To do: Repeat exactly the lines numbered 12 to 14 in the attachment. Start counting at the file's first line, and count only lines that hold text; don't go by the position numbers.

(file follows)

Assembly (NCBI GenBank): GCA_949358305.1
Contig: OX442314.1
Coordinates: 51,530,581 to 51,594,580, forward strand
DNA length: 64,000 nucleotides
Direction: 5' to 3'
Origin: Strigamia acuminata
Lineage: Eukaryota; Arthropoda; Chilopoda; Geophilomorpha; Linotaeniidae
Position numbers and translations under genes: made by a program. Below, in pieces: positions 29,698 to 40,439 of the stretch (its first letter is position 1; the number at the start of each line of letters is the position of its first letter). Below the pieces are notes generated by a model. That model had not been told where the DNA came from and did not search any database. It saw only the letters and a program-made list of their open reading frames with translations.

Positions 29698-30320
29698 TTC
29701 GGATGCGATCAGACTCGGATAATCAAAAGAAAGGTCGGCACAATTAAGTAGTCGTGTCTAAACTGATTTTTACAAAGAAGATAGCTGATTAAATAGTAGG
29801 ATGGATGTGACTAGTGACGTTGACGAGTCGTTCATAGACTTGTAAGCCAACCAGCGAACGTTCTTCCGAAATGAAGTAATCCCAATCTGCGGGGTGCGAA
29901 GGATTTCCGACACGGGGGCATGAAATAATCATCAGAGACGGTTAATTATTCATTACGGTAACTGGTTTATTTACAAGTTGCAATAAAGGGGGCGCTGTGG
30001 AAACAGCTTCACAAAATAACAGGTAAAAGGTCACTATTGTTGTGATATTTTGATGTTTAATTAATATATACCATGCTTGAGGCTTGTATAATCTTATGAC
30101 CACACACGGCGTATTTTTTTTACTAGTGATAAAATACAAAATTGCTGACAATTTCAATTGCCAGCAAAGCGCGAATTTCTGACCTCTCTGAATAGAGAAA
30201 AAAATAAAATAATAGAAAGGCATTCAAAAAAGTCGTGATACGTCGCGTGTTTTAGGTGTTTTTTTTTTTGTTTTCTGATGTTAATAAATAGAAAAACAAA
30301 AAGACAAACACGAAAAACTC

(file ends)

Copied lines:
29801 ATGGATGTGACTAGTGACGTTGACGAGTCGTTCATAGACTTGTAAGCCAACCAGCGAACGTTCTTCCGAAATGAAGTAATCCCAATCTGCGGGGTGCGAA
29901 GGATTTCCGACACGGGGGCATGAAATAATCATCAGAGACGGTTAATTATTCATTACGGTAACTGGTTTATTTACAAGTTGCAATAAAGGGGGCGCTGTGG
30001 AAACAGCTTCACAAAATAACAGGTAAAAGGTCACTATTGTTGTGATATTTTGATGTTTAATTAATATATACCATGCTTGAGGCTTGTATAATCTTATGAC